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Nebraska Extension weed management specialist offers advice on getting a handle on tough-to-control resistant weeds.

Tyler Harris, Editor

July 22, 2016

3 Min Read

Note: You can listen to my conversation with Amit Jhala using the audio player at the end of this blog.

Around 6 million acres in Nebraska are infested with some kind of glyphosate-resistant weed — whether it's the 2 million acres of waterhemp, 2 million acres of marestail or the 2 million acres in the western part of the state infested with glyphosate-resistant kochia — and that's just a snapshot of Nebraska's most troublesome weeds.


Growers have some new tools in the toolbox to fight these weeds in the form of multiple-herbicide-tolerant crops and premixed herbicides with multiple modes of action, but Amit Jhala, University of Nebraska Extension weed management specialist, reminds growers that repeatedly using any single mode of action will inevitably result in a resistant weed population — whether it's glyphosate, PPO inhibitors, or ALS inhibitors.

In the latest Nebraska Notebook, Jhala discusses the opportunities these new technologies bring, as well as some tips to prevent resistance from developing to glyphosate and other herbicides.

This includes understanding the importance of multiple effective modes of action — that is, just because growers are using different herbicides, it doesn't necessarily mean they're using different modes of action. Likewise, when using multiple modes of action, if a weed — say waterhemp, for example — is already resistant to one of those modes of action, that MOA isn't effective.

"In soybeans, if some growers use Valor, which has flumioxazin as an active ingredient, which is a PPO-inhibiting herbicide — and if they apply, for example, Ultra Blazer as a postemergence, which is a PPO-inhibiting herbicide, basically they are using two different herbicides, but they belong to the same group of herbicides," Jhala says. "That's why it's very important to understand herbicide modes of action and include herbicides with multiple effective modes of action in your herbicide program."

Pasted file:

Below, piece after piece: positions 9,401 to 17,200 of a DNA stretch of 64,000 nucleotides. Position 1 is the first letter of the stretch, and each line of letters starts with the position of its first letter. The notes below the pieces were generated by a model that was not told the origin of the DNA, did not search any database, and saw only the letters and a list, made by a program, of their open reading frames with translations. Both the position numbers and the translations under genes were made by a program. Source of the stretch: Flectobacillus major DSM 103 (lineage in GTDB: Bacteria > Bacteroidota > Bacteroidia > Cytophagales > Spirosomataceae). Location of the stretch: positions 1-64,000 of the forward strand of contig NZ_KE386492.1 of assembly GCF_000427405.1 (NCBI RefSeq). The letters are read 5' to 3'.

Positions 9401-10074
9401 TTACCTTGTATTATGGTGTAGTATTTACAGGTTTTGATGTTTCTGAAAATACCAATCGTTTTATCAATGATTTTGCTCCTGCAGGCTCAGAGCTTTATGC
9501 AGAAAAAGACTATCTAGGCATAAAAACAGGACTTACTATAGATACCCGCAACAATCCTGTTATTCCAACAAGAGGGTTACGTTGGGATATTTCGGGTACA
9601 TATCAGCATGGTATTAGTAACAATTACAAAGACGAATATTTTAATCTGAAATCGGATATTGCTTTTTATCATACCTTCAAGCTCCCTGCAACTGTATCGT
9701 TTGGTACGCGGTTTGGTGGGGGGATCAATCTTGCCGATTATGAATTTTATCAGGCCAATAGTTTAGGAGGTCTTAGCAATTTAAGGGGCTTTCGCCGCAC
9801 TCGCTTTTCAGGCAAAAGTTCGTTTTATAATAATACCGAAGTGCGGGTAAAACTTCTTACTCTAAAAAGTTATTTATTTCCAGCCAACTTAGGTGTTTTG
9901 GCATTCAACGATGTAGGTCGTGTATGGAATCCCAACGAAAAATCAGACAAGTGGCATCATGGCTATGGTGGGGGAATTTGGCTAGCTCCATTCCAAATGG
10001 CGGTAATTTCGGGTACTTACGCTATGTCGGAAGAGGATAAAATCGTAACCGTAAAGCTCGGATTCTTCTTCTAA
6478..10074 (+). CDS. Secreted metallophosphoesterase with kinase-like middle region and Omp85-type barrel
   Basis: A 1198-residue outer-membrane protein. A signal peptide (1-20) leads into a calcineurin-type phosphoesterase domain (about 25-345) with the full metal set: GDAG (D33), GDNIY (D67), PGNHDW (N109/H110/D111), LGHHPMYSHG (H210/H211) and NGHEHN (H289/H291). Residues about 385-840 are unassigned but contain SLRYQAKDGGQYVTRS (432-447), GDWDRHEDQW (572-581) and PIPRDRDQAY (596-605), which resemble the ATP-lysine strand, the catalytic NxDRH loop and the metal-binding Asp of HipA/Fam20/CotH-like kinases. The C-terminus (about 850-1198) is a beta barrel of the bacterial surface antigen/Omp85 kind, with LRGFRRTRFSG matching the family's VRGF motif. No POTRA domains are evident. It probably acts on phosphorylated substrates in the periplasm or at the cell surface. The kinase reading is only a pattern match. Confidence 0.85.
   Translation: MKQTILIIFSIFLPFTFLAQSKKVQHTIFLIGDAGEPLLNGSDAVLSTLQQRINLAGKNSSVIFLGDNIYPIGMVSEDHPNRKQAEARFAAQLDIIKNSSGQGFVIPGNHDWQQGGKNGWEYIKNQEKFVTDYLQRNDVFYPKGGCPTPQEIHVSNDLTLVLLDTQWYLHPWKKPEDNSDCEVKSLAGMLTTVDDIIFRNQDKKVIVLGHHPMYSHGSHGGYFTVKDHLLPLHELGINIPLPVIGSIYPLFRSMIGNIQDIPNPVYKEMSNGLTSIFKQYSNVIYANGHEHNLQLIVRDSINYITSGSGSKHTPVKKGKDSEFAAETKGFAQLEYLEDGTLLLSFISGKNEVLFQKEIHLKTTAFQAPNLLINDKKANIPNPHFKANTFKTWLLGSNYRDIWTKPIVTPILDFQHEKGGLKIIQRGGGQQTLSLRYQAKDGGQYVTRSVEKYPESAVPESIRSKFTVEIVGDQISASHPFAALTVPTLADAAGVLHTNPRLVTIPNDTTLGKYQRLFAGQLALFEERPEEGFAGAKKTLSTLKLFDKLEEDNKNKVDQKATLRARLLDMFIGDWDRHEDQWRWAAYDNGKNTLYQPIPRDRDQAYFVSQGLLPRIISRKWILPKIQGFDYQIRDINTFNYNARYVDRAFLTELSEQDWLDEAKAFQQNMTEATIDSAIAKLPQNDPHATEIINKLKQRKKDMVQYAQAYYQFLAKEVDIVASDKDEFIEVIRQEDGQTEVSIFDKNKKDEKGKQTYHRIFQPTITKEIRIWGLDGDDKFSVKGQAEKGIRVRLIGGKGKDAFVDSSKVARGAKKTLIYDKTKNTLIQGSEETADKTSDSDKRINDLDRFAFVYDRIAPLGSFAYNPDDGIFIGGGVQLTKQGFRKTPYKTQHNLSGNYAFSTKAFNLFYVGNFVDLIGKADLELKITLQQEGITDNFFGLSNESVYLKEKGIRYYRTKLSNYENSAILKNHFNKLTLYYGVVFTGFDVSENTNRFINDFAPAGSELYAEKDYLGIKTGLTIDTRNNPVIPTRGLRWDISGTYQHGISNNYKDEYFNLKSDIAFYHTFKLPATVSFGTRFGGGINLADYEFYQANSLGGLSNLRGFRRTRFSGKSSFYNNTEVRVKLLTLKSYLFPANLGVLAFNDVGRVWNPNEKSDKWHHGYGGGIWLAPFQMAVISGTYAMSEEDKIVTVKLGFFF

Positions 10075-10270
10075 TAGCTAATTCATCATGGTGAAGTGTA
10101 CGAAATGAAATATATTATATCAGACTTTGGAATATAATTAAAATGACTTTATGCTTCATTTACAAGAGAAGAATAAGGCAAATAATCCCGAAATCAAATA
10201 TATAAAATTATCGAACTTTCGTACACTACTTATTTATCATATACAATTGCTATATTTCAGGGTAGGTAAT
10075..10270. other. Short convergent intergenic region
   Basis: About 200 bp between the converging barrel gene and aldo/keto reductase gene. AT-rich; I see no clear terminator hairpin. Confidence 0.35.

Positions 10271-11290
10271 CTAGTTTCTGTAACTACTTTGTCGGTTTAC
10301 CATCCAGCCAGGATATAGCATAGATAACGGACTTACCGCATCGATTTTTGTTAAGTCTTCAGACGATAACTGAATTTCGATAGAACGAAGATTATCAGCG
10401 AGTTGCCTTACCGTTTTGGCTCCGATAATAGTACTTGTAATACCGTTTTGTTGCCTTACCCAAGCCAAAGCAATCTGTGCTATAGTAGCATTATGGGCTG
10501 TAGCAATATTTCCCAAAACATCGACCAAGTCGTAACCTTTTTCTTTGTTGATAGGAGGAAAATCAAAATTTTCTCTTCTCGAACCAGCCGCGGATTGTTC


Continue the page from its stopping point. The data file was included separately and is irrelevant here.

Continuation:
Jhala also discussed some recent research on how resistance develops through gene flow and pollen transfer. This includes two years of research on common waterhemp, a dioecious species, which means it includes both male and female plants. The study involved transplanting about 1,000 glyphosate-resistant common waterhemp plants from a greenhouse into a field, and then transplanting susceptible common waterhemp in the area at different distances from the resistant population — up to 200 feet away — to see how far pollen can transfer the resistant gene.

Results suggested pollen movement is possible; pollen can outcross with a female plant up to 200 feet and beyond. In addition, results showed 5% to 7% outcrossing from resistant common waterhemp to susceptible common waterhemp is possible.

"We may need to consider and think about not only our herbicide program and using multiple modes of action, but we also need to think about biology of the weed species and how we can overall prevent the spread of resistance," Jhala says. "Zero tolerance is very important. If you have some plants surviving your herbicide application, we may need to remove them as soon as possible before they start flowering to make sure not only seed, but pollen cannot move and spread resistance from one field to another field."

About the Author(s)

Tyler Harris

Editor, Wallaces Farmer

Tyler Harris is the editor for Wallaces Farmer. He started at Farm Progress as a field editor, covering Missouri, Kansas and Iowa. Before joining Farm Progress, Tyler got his feet wet covering agriculture and rural issues while attending the University of Iowa, taking any chance he could to get outside the city limits and get on to the farm. This included working for Kalona News, south of Iowa City in the town of Kalona, followed by an internship at Wallaces Farmer in Des Moines after graduation.

Coming from a farm family in southwest Iowa, Tyler is largely interested in how issues impact people at the producer level. True to the reason he started reporting, he loves getting out of town and meeting with producers on the farm, which also gives him a firsthand look at how agriculture and urban interact.

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